Ronan Farrow Daily   |  April 09, 2014

Time for an upgrade to the voting system?

The 50th anniversary of the Civil Rights Act comes at a time of fevered controversy about civil rights today with many states enacting voter ID requirements, voter roll purges and restrictions on voting hours. Fmr. United Nations Amb. Andrew Young, who was also a former top aide to Martin Luther King Jr., discusses with Ronan Farrow.

Share This:

This content comes from Closed Captioning that was broadcast along with this program.

>> a few hours, some news about another era of violence and injustice. president clinton is going to deliver a major speech at a summit marking a moment that transformed the united states . that is the 50th anniversary of the civil rights act . sources familiar with president clinton 's remarks tell " ronan farrow daily" exclusively that this speech will focus on the importance of compromise to overcome political disagreements, and lady bird johnson once said, quote, the clash of ideas is the sound of freedom . clinton is one of four presidents to address this summit. president obama speaks tomorrow. the summit comes at a time of fevered controversy about civil rights . today many states enacting voter i.d. requirements, voter role purges and restrictions on voting hours that disproportionately keep minorities away from the polls. the question some are posing at this point, is it time for a new movement. and specifically, a new voting rights act . joining us right now is ambassador young who worked side by side with dr. king as a negotiator for campaigns in selma and birmingham that resulted in the voting rights act . ambassador young, thank you so much for being here.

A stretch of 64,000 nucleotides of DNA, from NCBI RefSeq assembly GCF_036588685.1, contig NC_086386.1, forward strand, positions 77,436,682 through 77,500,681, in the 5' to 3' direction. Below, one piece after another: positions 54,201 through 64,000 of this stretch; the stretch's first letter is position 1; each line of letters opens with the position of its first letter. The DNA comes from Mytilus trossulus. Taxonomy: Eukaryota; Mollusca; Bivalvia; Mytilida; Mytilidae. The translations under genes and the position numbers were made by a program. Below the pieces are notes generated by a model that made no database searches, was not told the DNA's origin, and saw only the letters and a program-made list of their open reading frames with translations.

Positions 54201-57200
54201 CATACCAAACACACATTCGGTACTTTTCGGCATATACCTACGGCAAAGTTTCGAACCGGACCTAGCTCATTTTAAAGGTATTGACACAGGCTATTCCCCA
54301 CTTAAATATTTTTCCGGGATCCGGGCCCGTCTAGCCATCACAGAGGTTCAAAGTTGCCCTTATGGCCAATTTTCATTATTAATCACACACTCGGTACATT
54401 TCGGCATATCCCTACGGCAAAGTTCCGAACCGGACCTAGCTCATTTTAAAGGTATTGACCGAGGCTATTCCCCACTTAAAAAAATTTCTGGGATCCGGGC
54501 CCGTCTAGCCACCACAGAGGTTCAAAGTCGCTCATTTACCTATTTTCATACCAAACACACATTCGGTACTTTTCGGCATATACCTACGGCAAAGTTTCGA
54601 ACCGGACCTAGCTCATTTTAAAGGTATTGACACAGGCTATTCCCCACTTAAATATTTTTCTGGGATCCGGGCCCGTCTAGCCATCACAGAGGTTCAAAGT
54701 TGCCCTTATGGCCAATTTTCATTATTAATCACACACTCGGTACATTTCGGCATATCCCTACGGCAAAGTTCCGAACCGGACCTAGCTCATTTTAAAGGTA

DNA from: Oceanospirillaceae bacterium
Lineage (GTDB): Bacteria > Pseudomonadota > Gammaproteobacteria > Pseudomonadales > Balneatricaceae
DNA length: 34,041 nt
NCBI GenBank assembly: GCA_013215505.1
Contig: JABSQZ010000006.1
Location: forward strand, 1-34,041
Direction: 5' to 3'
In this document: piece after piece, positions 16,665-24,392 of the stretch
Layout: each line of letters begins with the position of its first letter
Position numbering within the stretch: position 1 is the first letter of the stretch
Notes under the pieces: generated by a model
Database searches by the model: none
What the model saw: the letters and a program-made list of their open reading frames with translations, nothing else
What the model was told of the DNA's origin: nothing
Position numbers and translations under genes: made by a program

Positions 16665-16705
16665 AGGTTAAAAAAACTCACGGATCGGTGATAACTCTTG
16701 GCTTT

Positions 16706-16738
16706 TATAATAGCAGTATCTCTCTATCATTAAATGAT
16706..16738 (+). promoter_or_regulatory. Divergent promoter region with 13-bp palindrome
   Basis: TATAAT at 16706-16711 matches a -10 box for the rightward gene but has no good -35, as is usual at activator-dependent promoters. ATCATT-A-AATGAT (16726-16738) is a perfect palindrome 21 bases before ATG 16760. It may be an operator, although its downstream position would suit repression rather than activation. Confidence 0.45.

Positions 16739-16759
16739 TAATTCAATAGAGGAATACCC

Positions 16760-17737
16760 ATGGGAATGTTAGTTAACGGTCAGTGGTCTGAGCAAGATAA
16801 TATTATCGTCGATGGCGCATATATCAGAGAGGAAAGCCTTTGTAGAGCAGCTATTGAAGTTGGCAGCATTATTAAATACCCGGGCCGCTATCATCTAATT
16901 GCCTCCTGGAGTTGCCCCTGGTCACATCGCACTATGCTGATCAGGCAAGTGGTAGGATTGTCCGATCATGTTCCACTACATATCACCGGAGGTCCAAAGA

>> a pleasure to join you.

>> thank you for that. in your op-ed today, you called the voting system , quote, broken. what specifically do you see as the biggest problem that needs to change?

>> well, the biggest problem is that governments don't want everybody to vote. people are trying a variety of ways to limit the vote, when the one thing that our democracy requires is full participation. it's not just minorities. it's the senior cit's people without transportation, it's the poor. and our democracy to be vibrant and real, dealing with the issues that affect all our lives, needs to be open to everybody. of the top 150 nations in the world, we're about 1/38th in voter turnout . that's obscene. america's ideals of freedom require us to be number one. we could do that simply with the congress coming together and saying, let's have a new voting rights bill, or the president could simply issue an executive order saying that our social security cards need to have a picture on it. that would give us a photo i.d. for banking, for at the grocery store check cashing. you can't get in a hotel without a photo i.d. but it's difficult to come by. a social security card with your photo i.d. on it would allow you to fly an airplane, for instance, or get on a plane.

>> right. and that would allow everybody access to the polls.

>> that would allow everybody access to the polls, yeah.